To be sure, any survey of historical Jesus scholarship work has to include Crossan, Borg, Mack, et al. But too many names are missing. Notably absent are people like N.T. Wright (who has to be at the top of any list of living historical Jesus scholars), Ben Meyers, Anthony Harvey, E.P. Sanders, or even a more popular name like A.N. Wilson. (If you ever want to trace the history of historical Jesus scholarship, Wright has written a concise survey called Who Was Jesus). The result is that Glass seems to have based his view of Jesus and the early church on the historical findings of only a few closely aligned scholars occupying ground far outside the mainstream—ground that has not yet been won in terms of the wider scholarly debate. Glass takes a bag full of these strands of (dubious) historical detail and attempts to weave every single one of them into the narrative. The result is that the story often feels contrived. For instance:

  • Glass creates the character Lamech, who bought Jesus’ cloak from the Roman Soldier who won it gambling. Lamech cuts the cloak and sells it as a nostrum to people who believed Jesus had healing powers. When Lemech discovers that he physically resembles Jesus (in a day before photographs it was easier to pull this off), he pretends to be the risen Lord in order to make money, fooling even Jesus’ closest friends. Hence the plausible explanation for any and all risen Jesus encounters.
  • Mary Magdalene’s reputation for harlotry stems not from her experiences as a prostitute, but her experiences with Jesus. Glass’ explanation in Appendix A says, “This is not a novel idea; others have explored the possibility that Jehoshua, as a human, might have had a sexual nature and sexual experiences with women, or even men (what was he doing alone with that young man in the garden of Gesthemane?” [sic - typos abound in the book]. Jesus is portrayed as soaking up the adoration of the crowds and channeling it into his own sexual experiences with Mary and others. It’s cliché. Just once I want a liberal historical Jesus writer to say Mary Magdalene was a typical divorced woman forced into occasional prostitution in order to eat because the culture was horrible to women.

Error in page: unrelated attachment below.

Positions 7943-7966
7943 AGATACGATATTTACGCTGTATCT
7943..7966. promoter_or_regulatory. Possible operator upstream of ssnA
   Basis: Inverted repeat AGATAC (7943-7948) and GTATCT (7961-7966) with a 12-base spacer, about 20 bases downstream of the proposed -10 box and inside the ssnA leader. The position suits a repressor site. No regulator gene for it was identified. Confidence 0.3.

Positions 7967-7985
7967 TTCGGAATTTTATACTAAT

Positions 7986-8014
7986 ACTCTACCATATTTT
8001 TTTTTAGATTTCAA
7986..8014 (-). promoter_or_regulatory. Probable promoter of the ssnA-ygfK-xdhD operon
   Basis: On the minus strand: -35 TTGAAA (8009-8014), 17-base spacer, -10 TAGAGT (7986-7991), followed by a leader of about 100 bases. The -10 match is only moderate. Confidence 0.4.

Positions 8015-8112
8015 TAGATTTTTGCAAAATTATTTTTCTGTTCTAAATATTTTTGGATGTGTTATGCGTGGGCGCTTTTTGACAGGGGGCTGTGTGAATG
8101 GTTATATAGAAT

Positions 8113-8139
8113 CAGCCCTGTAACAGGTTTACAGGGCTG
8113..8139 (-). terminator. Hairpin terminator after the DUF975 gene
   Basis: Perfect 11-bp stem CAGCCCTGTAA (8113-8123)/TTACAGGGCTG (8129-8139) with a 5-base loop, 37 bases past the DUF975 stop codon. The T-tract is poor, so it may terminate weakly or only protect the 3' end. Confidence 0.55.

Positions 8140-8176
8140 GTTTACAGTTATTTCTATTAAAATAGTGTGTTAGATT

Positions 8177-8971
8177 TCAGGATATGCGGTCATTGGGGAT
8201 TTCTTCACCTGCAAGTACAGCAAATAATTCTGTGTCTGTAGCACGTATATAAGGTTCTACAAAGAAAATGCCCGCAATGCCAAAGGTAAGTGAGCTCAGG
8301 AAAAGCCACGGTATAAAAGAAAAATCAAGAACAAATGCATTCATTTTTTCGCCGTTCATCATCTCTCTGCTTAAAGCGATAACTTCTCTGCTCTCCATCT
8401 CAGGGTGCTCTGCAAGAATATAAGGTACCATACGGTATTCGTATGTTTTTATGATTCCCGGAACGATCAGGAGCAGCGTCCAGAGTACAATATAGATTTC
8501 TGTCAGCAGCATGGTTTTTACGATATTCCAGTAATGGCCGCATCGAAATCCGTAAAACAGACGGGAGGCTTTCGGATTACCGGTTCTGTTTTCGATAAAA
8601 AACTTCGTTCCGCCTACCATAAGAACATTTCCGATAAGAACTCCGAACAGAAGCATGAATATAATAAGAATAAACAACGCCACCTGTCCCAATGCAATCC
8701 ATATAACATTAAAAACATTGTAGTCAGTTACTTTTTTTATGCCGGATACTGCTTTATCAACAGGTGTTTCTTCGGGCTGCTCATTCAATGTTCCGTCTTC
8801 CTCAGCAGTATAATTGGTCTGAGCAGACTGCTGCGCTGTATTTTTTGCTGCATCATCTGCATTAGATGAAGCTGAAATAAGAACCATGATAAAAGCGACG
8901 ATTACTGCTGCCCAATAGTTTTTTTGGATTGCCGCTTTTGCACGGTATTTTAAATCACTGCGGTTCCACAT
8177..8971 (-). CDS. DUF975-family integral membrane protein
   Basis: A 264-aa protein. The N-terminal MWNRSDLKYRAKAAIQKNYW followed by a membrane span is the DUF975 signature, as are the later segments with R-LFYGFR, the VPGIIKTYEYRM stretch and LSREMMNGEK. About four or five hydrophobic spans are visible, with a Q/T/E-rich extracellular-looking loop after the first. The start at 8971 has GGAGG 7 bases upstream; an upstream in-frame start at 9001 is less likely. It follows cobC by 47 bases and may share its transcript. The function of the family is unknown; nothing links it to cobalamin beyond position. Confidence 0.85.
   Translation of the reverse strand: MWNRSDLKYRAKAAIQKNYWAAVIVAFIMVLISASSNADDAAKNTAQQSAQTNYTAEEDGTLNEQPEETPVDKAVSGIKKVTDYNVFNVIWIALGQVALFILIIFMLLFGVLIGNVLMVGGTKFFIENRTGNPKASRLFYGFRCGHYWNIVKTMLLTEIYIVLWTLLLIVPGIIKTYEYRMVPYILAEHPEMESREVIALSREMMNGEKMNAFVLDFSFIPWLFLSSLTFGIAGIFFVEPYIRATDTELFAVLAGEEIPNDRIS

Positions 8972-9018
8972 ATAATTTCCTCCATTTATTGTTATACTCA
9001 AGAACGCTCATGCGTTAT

• Jesus is never resurrected, and is never even buried. Instead he is thrown off the side of the hill where he was killed, torn to pieces, and eaten by a pack of wild dogs.
  • The more outlandish historical possibilities (Jesus was overweight, bi-sexual, and the bastard son of a Roman soldier, or the constant plausible explanations for anything that smacks of metaphysics) are introduced as subtle suggestions–inner dialogue from the supporting cast, a fleeting thought, or unresolved possible explanation by a character.